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Hunter nearing elusive triple crown |

Hunter nearing elusive triple crown

Josh Joswiak is two-thirds of the way there.

The West Deer man was hunting in Fawn last month when he shot a black bear with a crossbow. It had an estimated live weight of 173 pounds. Three weeks later, hunting on the same property with a different crossbow, he shot an 8-point buck.

All that remains is for him to shoot a turkey, and he will have completed what’s known as the triple crown of Pennsylvania hunting: taking all three species in the same license year.

“In the same area where I hunt there’s a ton of turkeys, so I’m hoping for something in the next couple of weeks,” Joswiak said. “I have the fall and then the spring if needed, so I’m hopeful.”

Bill Blauser of Monroeville, who owns the property where Joswiak was hunting, won’t be surprised if he gets a bird. Joswiak is a dedicated hunter, he said.

“It’s like when he got the bear,” Blauser said. “He wasn’t out there doe hunting with the idea that, ‘Oh, if I see a bear I’ll shoot one.’ He was out there looking for a bear.”

Joswiak also killed three does on the same property before the archery deer season began.

“I hunt every day no matter how bad the weather,” he said. “I keep trying until I succeed.”

As for the bear, Joswiak said he knew there were some in the area. Another hunter took one from the same property last year with a slug gun, and he had gotten pictures of bears on his trail cameras this year.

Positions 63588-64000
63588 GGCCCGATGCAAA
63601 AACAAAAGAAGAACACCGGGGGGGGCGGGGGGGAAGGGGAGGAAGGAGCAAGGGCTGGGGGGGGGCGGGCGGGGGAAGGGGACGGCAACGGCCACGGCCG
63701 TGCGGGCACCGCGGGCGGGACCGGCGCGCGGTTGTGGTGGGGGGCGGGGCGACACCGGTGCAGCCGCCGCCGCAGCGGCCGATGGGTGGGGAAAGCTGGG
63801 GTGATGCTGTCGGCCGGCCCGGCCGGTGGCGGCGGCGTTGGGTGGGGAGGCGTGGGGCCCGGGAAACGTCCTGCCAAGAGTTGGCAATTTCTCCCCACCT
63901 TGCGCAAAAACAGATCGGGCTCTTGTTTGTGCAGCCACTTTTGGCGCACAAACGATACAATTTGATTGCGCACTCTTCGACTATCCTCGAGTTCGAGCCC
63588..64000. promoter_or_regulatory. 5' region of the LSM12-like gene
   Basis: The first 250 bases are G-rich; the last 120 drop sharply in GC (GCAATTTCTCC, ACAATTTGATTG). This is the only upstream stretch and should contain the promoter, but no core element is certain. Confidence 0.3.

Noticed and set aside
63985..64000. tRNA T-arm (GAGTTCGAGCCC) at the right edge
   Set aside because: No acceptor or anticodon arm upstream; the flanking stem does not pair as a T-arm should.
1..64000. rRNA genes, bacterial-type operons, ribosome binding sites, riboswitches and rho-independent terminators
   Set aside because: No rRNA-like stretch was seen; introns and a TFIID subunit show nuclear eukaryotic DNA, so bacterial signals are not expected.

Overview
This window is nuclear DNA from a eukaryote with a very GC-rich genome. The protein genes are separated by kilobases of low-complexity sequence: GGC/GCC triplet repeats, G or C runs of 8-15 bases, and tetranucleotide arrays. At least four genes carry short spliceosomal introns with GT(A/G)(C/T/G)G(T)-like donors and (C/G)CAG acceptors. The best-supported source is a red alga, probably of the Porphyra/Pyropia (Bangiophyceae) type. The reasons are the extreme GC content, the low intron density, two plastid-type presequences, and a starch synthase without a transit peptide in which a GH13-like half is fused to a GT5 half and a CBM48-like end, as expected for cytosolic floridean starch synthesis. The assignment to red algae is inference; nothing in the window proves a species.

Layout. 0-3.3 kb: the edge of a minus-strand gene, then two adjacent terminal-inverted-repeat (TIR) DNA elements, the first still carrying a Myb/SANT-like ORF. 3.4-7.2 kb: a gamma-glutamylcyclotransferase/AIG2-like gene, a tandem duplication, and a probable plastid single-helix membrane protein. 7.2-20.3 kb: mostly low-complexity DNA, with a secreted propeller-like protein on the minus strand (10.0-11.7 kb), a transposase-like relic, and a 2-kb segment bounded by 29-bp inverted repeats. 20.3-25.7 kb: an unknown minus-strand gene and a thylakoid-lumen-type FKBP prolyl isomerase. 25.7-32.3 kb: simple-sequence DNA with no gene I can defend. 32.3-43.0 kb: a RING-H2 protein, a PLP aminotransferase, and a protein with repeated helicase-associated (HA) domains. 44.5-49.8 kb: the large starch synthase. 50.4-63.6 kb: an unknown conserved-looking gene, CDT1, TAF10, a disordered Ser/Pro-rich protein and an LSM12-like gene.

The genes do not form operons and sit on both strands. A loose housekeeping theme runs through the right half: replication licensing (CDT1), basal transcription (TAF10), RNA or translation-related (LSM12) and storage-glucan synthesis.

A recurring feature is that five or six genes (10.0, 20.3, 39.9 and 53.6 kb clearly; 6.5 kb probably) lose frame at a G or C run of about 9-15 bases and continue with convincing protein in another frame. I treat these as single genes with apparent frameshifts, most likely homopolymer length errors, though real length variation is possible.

He was thrilled with the one he got and with the cooperation he received from Pennsylvania Game Commission officers who came out to check it. They went “above and beyond,” he said.

In the meantime, Joswiak’s bear is just one of several to be taken in the state’s most urban wildlife management units.

The statewide archery season opens next week, running Monday through Nov. 21. The Game Commission additionally allows archers to shoot bears through Saturday in wildlife management unit 2B, which surrounds Pittsburgh, and units 5C and 5D in southeastern Pennsylvania and in unit 5B, also in the southeast.

Hunters were allowed to shoot a bear with a muzzleloader in all of those units from Oct. 18-25.

Just how many bears hunters got is unknown at this point, said Mark Ternent, the commission’s bear biologist.

“Because bears are typically field-checked by (wildlife conservation officers) during the early season, there is a delay in tallying as the completed paperwork makes its way to a region office. But I’m aware of seven bears to date in the early season. All were archery kills,” Ternent said.

“Five occurred in WMU 5C and two in WMU 2B.”

At least one more bear will be added to that list. An archer reportedly took one in Clinton Township, Butler County, which is part of unit 2B, on Nov. 6.

Bob Frye is a staff writer for Trib Total Media. Reach him at [email protected] or via Twitter @bobfryeoutdoors.

Article by Bob Frye,
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